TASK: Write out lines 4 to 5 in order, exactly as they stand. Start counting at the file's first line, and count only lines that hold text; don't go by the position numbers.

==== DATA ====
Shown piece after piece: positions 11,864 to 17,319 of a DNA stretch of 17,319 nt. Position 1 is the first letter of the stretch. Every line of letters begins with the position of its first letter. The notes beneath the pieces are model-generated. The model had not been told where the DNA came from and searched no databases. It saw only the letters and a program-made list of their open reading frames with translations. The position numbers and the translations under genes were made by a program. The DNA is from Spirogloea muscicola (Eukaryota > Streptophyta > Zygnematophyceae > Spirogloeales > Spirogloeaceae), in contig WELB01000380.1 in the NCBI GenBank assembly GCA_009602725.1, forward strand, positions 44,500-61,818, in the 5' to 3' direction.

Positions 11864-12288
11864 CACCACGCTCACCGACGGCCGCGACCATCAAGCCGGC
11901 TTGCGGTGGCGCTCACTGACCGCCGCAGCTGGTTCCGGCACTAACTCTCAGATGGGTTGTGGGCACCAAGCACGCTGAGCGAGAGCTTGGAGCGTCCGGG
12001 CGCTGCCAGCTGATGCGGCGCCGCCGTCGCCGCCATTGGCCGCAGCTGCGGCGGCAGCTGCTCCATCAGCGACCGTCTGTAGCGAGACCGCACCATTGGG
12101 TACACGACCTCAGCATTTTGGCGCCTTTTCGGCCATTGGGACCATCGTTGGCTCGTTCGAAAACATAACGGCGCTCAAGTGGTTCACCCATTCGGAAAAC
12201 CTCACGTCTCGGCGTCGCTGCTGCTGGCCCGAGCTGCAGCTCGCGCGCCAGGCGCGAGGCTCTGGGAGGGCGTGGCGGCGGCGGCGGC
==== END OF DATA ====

11901 TTGCGGTGGCGCTCACTGACCGCCGCAGCTGGTTCCGGCACTAACTCTCAGATGGGTTGTGGGCACCAAGCACGCTGAGCGAGAGCTTGGAGCGTCCGGG
12001 CGCTGCCAGCTGATGCGGCGCCGCCGTCGCCGCCATTGGCCGCAGCTGCGGCGGCAGCTGCTCCATCAGCGACCGTCTGTAGCGAGACCGCACCATTGGG